How this gymnastics teacher rebounded from catastrophe
This is the remarkable woman who has provided a springboard for hundreds of young gymnasts in Northern Ireland.
When Alison McMullan took up gymnastics as a teenager with the sole aim of learning how to do a backflip, little did she know the remarkable journey it would take her on.
The 41-year-old founded Abbey Gymnastics in Belfast back in 2000 and despite many highs and lows along the way, including the loss of her home and a financial crisis due to her passion for her career, she has since helped some 700 gymnasts.
It was in 2010 when the club almost took a fatal tumble, with planning permission refused for its base at Mallusk.
That left Alison unemployed, cost her her house, and forced her into bankruptcy.
But like all good gymnasts she bounced back on her feet to find a new home for the club she had poured her heart and soul into, and from that point on the club thrived - going on to win national awards.
And the latest reward for her dedication saw Alison named as one of SPAR People's Podium regional winners for her outstanding contribution to gymnastics in the area.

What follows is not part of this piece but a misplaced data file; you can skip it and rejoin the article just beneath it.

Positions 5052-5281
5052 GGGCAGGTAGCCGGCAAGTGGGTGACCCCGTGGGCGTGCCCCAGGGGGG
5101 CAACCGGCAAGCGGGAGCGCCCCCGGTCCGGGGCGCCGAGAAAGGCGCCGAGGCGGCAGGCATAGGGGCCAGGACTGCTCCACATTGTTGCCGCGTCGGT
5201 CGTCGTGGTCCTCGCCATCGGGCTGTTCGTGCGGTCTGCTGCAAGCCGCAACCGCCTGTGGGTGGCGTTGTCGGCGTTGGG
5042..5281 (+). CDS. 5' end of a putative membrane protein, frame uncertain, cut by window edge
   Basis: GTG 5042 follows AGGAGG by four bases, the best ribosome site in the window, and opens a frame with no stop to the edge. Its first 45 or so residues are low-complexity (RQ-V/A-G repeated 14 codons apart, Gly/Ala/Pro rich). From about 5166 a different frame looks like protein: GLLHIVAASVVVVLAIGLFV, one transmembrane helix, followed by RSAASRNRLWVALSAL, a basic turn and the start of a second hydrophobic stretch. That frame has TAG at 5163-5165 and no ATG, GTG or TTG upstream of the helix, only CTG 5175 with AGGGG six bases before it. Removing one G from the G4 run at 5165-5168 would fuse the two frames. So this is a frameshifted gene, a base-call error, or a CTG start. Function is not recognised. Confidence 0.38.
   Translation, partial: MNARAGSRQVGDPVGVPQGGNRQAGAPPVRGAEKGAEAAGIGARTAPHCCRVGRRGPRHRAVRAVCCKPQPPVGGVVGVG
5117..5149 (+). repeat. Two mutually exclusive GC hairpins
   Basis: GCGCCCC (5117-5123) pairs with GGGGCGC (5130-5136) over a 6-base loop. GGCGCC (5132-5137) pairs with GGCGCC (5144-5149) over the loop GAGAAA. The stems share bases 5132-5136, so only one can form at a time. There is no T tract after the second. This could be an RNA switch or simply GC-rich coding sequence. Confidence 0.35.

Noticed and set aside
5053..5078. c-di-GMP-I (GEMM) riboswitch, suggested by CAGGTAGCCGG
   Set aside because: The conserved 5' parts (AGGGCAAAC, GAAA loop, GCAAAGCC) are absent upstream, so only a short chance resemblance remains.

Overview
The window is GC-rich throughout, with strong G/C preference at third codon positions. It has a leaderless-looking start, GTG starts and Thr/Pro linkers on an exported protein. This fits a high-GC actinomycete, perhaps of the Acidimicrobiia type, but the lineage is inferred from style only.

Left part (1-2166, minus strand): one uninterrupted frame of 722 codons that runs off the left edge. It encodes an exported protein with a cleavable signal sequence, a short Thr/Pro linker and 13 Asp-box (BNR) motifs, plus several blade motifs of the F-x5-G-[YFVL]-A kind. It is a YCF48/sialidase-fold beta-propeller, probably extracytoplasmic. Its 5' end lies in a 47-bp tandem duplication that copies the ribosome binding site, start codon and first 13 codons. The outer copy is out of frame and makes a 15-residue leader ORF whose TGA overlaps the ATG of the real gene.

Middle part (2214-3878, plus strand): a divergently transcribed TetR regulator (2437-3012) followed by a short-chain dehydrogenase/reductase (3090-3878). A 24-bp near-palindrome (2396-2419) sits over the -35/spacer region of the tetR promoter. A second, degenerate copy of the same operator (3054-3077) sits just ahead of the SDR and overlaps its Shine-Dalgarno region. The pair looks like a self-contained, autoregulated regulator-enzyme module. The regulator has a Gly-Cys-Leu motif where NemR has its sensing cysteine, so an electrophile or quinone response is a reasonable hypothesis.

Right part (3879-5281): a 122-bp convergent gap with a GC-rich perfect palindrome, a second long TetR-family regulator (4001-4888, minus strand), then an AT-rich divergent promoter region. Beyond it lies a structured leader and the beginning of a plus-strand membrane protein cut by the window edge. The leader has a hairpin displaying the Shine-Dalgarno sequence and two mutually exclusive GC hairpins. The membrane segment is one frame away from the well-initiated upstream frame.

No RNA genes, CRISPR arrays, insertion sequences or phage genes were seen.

It comes with a financial boost which will help 23 of her gymnasts to travel to Austria next year to take part in the quadrennial World Gymstrada, the world's largest non-competitive event of its type.
Alison was presented with a cheque for £2,000 earlier this week and said it has come at just the right time for the club.
"We've got a really big year ahead of us," she said.
"Sometimes I do stand back in the corner of the gym and think how far I've come and where it all started."
Originally formed in Newtownabbey with a handful of kids taking part in one three-hour session each week, Abbey Gymnastics moved to Carrickfergus and then Mallusk. There the club's future was called into question after being denied planning permission.
"That was a very difficult time," Alison admitted. "I wanted to turn our venue into a business but when planning was refused the club had to close.
"I was facing a rates bill of £8,000 and had no way to pay it. I was unemployed, had no money and lost my house as a result."
But there was no giving up. The club is now based at Argyll Business Centre off North Howard Street in Belfast, after a temporary stay in borrowed premises from New Life City Church.
And from September the club will be operating seven days a week to cope with demand.
More than £20,000 has been spent on new equipment, more than half that sum raised by parents of club members.
Alison said that seeing her girls representing GB at next July's World Gymstrada will be the biggest achievement yet.
"It means everything for us to be recognised on the world stage," she said. "It will cost just over £1,000 to take each girl over there so we'll have a good bit of fundraising to do."
Northern Irish hurdler Megan Marrs presented Alison with her cash prize and hailed the work she has put in over almost two decades.
"Everyone needs that inspiring coach to get them started and involved in the sport and Alison is one of those," she said.